- Rare disorder that causes progressive loss of the choroid, an important layer under the retina that is responsible for some of its blood supply. Choroideremia is an inherited disorder that generally affects males only. It commonly begins as night blindness in childhood and gradually advances to increasing vision loss. Most people with this disorder are able to retain good vision until age 40 or 50. There is no treatment for choroideremia, but people who have the disorder may find it helpful to use optical, electronic, or computer-based devices for low vision.
Suggested resource: http://curechm.org/what-is-choroideremia/
- A cleft or gap in some part of the eye, such as the iris, lens, or retina, that is caused by a defect in the development of the eyeball. How much coloboma affects a person’s vision depends on the size and location of the cleft and on whether it occurs in one or both eyes. For example, someone with only a tiny defect in the iris may have normal vision. However, a person with large defects in the retina and optic nerve may have limited vision. Children whose vision is impaired by coloboma may benefit from using reading materials that have large black print and well-spaced letters and words. They may also find it helpful to read one line at a time with the aid of a cutout reading window.
Suggested resource: http://www.tsbvi.edu/curriculum-a-publications/977-coloboma
- Color blindness
- A vision problem in which a person has difficulty distinguishing certain colors—most commonly red and green, but sometimes blue and green or blue and yellow. Color blindness is not really a form of blindness, but rather a deficiency in color perception. It usually affects both eyes and is much more common in males than in females. There is no treatment or cure for this problem, but a color-blind person can learn to adapt in various ways. For example, a color-blind driver can remember that the light positioned at the top of a traffic light is the red one. It is beneficial to diagnose color blindness in children at an early age so that steps can be taken to avoid learning problems related to color perception.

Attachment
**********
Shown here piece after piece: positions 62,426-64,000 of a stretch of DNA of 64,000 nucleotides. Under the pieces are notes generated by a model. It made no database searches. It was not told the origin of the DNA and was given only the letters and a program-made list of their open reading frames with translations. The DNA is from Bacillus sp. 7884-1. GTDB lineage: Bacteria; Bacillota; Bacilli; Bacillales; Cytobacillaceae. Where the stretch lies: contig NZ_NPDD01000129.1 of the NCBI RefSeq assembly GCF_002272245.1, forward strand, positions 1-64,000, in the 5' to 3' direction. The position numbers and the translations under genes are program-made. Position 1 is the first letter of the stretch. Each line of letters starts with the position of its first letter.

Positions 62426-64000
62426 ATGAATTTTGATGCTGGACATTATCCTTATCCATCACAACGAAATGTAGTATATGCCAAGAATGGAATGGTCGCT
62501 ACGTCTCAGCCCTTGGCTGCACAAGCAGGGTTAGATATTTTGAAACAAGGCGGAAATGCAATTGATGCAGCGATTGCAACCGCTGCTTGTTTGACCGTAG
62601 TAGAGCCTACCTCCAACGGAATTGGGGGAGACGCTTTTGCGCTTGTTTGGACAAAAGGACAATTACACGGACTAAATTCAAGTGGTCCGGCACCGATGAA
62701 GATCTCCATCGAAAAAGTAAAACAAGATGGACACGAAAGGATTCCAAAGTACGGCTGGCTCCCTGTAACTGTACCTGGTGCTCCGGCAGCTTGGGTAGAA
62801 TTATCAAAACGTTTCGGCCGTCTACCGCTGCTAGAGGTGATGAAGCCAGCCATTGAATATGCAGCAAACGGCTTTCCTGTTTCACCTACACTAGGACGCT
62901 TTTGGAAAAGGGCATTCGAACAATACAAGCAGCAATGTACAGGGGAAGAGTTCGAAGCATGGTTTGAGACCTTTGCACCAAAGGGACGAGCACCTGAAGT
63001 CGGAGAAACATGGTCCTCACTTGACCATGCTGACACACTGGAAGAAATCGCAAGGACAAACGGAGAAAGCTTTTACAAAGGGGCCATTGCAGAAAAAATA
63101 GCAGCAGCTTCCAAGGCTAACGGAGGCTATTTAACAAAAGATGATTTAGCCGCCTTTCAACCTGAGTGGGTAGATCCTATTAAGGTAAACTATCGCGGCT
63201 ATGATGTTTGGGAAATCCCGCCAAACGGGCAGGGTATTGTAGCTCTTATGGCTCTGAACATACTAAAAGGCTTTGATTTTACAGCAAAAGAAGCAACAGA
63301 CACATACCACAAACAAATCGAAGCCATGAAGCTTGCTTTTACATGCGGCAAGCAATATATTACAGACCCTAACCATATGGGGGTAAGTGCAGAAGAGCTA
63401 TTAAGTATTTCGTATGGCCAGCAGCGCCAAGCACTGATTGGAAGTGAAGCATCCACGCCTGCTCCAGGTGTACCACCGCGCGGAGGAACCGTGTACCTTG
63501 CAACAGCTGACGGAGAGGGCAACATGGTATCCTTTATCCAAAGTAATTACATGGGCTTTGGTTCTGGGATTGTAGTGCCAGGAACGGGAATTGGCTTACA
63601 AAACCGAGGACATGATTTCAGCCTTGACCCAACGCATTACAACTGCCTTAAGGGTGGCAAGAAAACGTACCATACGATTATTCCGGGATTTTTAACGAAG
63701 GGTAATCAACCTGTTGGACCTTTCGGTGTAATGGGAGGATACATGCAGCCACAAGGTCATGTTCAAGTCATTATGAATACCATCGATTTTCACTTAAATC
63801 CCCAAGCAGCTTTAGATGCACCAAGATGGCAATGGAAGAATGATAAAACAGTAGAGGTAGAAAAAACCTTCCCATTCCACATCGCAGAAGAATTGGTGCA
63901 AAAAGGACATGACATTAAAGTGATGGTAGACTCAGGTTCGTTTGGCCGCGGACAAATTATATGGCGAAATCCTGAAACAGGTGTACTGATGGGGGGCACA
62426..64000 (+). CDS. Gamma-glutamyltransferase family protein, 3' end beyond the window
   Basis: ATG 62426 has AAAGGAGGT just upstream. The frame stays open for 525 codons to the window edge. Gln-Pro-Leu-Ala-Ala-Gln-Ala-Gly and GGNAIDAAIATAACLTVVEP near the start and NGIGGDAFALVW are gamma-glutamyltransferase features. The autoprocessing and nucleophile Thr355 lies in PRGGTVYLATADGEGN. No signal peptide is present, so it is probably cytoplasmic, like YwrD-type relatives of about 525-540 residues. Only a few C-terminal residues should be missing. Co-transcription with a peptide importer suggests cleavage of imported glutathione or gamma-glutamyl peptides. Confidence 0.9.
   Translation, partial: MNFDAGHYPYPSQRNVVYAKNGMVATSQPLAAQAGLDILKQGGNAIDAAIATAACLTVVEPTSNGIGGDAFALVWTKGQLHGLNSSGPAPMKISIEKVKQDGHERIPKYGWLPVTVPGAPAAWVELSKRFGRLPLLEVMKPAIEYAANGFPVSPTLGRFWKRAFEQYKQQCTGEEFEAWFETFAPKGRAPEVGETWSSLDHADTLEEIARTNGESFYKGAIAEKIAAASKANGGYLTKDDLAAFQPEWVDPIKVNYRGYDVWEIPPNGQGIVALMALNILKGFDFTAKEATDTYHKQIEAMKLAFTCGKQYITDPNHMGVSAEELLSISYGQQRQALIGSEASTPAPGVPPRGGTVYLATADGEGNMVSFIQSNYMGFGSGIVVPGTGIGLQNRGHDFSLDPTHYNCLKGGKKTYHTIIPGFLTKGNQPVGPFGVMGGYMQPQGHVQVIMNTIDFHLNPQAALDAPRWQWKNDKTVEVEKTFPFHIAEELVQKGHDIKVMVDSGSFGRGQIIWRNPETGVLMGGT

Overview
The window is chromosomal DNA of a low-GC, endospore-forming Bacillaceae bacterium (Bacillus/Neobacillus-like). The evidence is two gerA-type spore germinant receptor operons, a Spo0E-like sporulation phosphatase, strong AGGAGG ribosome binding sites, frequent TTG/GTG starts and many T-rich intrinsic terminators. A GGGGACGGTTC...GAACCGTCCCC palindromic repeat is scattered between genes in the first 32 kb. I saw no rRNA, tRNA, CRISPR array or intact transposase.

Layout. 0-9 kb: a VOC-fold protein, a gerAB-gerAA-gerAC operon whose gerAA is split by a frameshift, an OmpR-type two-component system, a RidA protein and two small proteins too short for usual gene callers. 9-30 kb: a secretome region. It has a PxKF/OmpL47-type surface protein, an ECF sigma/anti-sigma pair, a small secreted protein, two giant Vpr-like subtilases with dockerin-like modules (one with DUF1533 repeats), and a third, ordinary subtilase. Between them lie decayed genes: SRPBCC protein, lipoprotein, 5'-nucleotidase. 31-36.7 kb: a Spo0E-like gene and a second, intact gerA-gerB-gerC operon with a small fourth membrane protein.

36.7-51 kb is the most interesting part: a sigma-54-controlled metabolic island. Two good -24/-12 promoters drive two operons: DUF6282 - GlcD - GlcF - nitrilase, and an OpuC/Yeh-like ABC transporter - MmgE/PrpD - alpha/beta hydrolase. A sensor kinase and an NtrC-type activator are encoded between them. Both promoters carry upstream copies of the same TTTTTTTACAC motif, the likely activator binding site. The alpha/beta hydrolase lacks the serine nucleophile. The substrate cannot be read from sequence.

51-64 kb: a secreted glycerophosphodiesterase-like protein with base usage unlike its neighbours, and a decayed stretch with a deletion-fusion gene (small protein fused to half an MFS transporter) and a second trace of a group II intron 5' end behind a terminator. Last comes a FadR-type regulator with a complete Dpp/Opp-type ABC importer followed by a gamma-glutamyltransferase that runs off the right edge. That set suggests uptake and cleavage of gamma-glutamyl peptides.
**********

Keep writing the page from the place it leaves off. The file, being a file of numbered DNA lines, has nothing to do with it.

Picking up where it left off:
Suggested resource: http://www.tsbvi.edu/instructional-resources/69-information-about-color-and-color-blindness
- Cone-rod dystrophy
- Inherited disease that, over time, causes deterioration of the specialized light-sensitive cells of the retina. People with cone-rod dystrophy typically experience decreased sharpness of vision followed by a loss of peripheral vision and color perception. The most common form of cone-rod dystrophy is retinitis pigmentosa. There is no treatment or cure for this disease, which is also referred to as cone-rod degeneration, progressive cone-rod dystrophy, and retinal cone dystrophy.
- Congenital eye defects
- Any of various conditions present at birth that affect the eyes or vision. Some congenital eye conditions, such as retinitis pigmentosa, are passed on through genes. Others, such as vision loss due to German measles, result from a disease or deficiency during pregnancy. Sometimes, as in the case of coloboma, the cause of a congenital eye defect is not known. Congenital eye defects can impair vision or even cause blindness. Some conditions are immediately apparent in an infant, while others may not become known until later in life.
- Conjunctivitis is inflammation of the conjunctiva, which is the thin translucent tissue that lines the inner surface of the eyelid and the outer surface of the sclera, which is the white part of the eye.
Conjunctivitis is usually associated with redness of the white part of the eyes, light sensitivity (photophobia), excessive tearing, ocular discomfort (gritty sensation, itching, burning), and/or discharge.